LoA Update: Agios’ Phase III mitapivat sulphate for pyruvate kinase deficiency sees 12-point rise in US approval prospects

Jennifer Smith 5th February 2021 (Last Updated February 5th, 2021 09:36)

As of 28 January, the likelihood of approval (LoA) by the FDA for Agios Pharmaceuticals’ Phase III drug for pyruvate kinase (PK) deficiency increased 12 points, according to GlobalData’s LoA data.

LoA Update: Agios’ Phase III mitapivat sulphate for pyruvate kinase deficiency sees 12-point rise in US approval prospects
The score change was based on results from the ACTIVATE-T trial of mitapivat sulphate in regularly transfused adults with PK deficiency. Credit: donfiore/Shutterstock.com.

As of 28 January, the likelihood of approval (LoA) by the FDA for Agios Pharmaceuticals’ Phase III drug for pyruvate kinase (PK) deficiency increased 12 points, according to GlobalData’s LoA data. The score change was based on results from the ACTIVATE-T trial of mitapivat sulphate in regularly transfused adults with PK deficiency.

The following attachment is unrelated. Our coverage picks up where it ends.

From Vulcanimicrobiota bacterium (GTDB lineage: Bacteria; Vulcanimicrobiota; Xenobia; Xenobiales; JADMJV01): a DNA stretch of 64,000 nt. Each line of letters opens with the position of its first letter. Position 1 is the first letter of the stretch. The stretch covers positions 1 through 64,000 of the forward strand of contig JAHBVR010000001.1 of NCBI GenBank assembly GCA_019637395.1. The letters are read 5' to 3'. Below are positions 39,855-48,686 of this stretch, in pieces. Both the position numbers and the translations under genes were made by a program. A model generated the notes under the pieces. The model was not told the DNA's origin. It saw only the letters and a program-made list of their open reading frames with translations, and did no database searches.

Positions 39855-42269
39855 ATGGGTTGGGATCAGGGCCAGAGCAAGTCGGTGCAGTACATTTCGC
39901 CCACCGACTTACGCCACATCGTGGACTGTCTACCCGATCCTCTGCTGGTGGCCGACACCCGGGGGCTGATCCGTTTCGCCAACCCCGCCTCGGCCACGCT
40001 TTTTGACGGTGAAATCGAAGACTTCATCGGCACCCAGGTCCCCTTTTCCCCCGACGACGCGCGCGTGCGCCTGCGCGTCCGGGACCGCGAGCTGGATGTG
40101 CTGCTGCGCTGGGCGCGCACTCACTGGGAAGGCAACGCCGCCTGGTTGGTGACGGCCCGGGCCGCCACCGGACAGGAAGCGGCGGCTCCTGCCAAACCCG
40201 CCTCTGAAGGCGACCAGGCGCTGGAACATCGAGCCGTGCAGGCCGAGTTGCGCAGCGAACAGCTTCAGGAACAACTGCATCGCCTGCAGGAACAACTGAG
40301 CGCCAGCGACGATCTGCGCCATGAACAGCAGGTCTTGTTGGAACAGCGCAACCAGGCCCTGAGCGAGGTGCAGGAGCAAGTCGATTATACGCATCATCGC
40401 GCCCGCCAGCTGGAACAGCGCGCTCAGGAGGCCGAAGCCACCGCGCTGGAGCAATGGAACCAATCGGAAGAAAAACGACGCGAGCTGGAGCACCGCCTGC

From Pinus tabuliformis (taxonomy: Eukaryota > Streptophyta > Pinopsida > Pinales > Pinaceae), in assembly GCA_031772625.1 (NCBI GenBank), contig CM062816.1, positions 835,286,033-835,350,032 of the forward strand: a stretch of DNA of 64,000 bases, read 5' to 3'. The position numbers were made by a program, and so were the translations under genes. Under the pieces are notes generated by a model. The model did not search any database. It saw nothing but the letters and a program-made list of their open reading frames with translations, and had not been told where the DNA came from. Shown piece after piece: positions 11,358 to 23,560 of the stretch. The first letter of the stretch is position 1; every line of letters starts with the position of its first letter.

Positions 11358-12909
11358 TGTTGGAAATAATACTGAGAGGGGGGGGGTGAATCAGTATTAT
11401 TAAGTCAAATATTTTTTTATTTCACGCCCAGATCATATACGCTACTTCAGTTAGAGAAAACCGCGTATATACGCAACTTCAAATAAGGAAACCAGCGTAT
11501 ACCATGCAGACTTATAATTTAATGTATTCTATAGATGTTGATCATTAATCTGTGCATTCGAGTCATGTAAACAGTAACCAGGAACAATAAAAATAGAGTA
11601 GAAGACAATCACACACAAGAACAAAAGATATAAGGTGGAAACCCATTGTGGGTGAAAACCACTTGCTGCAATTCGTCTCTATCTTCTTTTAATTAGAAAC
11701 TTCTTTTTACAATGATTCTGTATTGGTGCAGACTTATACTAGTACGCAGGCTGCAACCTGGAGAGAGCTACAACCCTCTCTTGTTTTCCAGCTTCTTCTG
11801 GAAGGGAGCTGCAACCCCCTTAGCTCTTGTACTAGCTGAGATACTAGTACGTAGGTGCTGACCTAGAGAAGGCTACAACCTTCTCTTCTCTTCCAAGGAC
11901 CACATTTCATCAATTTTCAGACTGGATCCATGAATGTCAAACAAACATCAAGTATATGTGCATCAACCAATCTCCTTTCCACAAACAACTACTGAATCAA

On 26 January, the company announced ACTIVATE-T demonstrated a statistically significant in transfusion burden. Of the 27 patients enrolled in the trial, all of whom were given mitapivat, 37% had a ≥ 33% reduction in transfusion burden during the 24-week fixed dose period compared to individual historical transfusion burden standardised to 24 weeks (1-sided p=0.0002). In addition, 22% were transfusion-free during the 24-week fixed dose period. Agios states that it expects to file for regulatory approval, which will also include the previous ACTIVATE study, in the US in 2Q and in the EU in mid-2021, with a potential 2022 commercial launch in both geographies. Peak sales are expected to be $786m by 2026, according to GlobalData’s consensus forecasts. The company’s market cap is $3.6bn.

While the LoA prior to this news was 45%, GlobalData’s analysis using a combination of machine learning and a proprietary algorithm has notched up the LoA to 57%. In May 2020, this news service reported that experts had mixed views on the potential for Phase III success. The divide stemmed from differences in trial designs and populations between the Phase III program and the Phase II trial. Yet, some interviewed experts noted that even though the Phase II DRIVE-PK trial measured efficacy through secondary endpoints, the results were clinically meaningful and would bode well for the Phase III program.

by Jennifer C. Smith-Parker is Senior Editor  for Pharmaceutical Technology parent company GlobalData’s investigative journalism team. A version of this article originally appeared on the Insights module of GlobalData’s Pharmaceutical Intelligence Center. To access more articles like this, visit GlobalData.